Have you ever found yourself postponing something you know is important to work on something else just because it’s due soon?
That’s an example of urgency winning over importance.
The concept is laid out in the Eisenhower Urgent/Important Matrix:
Items that are of low importance and low urgency are distractions. At Far Reach, we work to limit distractions. It’s hard, and we’re not always good at it, but awareness is the first step.
Tasks that aren’t all that important but are very urgent are considered interruptions. Email and IMs are big culprits in this category.
Something that’s both important and urgent is a critical activity. This is the area where a lot of people spend their time because it’s easy. Something urgent comes up, it’s important, so you stop whatever else you’re doing to complete it. Critical activities are dangerous because you can’t necessarily plan for them, but they can pull you away from important but not urgent items.
If something is important but not urgent, it’s considered an important goal. It requires purposeful effort to make these a priority because they’re very easy to postpone. Let’s take strategic planning for your custom software system—determining how to invest in and grow the system. Doing so is extremely important, but it’s not like it has to be done tomorrow. In fact, there’s usually not a hard and fast timeline for important goals. Which means it’s easy to procrastinate.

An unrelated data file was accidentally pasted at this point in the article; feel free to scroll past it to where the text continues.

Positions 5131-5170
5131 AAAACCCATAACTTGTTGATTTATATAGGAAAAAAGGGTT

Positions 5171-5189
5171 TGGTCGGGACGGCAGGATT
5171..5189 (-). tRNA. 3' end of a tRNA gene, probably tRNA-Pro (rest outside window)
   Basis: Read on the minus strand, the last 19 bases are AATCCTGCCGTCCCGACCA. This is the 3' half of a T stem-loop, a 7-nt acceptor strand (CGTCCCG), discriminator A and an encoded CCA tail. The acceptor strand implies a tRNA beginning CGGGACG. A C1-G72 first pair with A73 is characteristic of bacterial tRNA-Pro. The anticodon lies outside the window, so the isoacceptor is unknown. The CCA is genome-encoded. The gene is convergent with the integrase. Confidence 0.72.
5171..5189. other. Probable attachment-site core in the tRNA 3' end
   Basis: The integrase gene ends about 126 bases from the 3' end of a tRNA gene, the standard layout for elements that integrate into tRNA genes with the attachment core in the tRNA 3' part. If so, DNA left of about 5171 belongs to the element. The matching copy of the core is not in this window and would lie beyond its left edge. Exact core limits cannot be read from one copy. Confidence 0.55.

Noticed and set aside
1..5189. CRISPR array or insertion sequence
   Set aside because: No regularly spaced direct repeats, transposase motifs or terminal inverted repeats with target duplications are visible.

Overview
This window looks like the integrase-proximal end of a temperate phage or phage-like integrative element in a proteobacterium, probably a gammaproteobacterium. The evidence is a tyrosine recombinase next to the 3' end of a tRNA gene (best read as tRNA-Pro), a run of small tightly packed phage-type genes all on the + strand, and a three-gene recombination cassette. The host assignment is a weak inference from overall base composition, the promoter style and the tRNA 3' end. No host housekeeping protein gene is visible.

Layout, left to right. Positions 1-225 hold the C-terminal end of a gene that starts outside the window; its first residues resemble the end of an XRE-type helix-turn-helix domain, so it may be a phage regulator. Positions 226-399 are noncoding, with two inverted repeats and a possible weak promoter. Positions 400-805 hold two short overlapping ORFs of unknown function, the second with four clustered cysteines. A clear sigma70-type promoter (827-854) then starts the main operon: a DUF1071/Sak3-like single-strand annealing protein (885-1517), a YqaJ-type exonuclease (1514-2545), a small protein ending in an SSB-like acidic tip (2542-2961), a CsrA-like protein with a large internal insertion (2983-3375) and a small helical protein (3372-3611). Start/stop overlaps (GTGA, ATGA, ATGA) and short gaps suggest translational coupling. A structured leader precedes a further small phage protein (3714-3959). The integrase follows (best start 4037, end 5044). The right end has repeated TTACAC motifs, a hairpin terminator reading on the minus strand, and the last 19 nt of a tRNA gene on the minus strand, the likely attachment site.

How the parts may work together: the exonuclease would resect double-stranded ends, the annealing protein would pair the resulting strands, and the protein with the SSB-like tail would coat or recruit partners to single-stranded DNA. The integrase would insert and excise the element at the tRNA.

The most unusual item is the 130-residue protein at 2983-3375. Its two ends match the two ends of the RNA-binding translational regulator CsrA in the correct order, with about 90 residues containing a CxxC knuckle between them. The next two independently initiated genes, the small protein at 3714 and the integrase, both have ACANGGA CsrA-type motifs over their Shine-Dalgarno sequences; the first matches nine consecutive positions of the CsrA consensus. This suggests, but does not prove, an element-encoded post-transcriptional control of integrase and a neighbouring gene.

At Far Reach, we use tenants of scrum to work toward our important goals even though they don’t have due dates. We discuss as a leadership team what we want to accomplish, and we prioritize those items within sprints so we can chip away and continually make progress on them. Doing so keeps us accountable to each other and the greater team and makes it harder for distractions and interruptions to sneak in.
A recent example of an important goal—something important but not urgent—we prioritized is our project portal. Because we’ve determined it will add value for our team and our clients, we’re working on it consistently and balancing it with client project work even though there’s no hard deadline.
What important (but not urgent) items are on your list to do?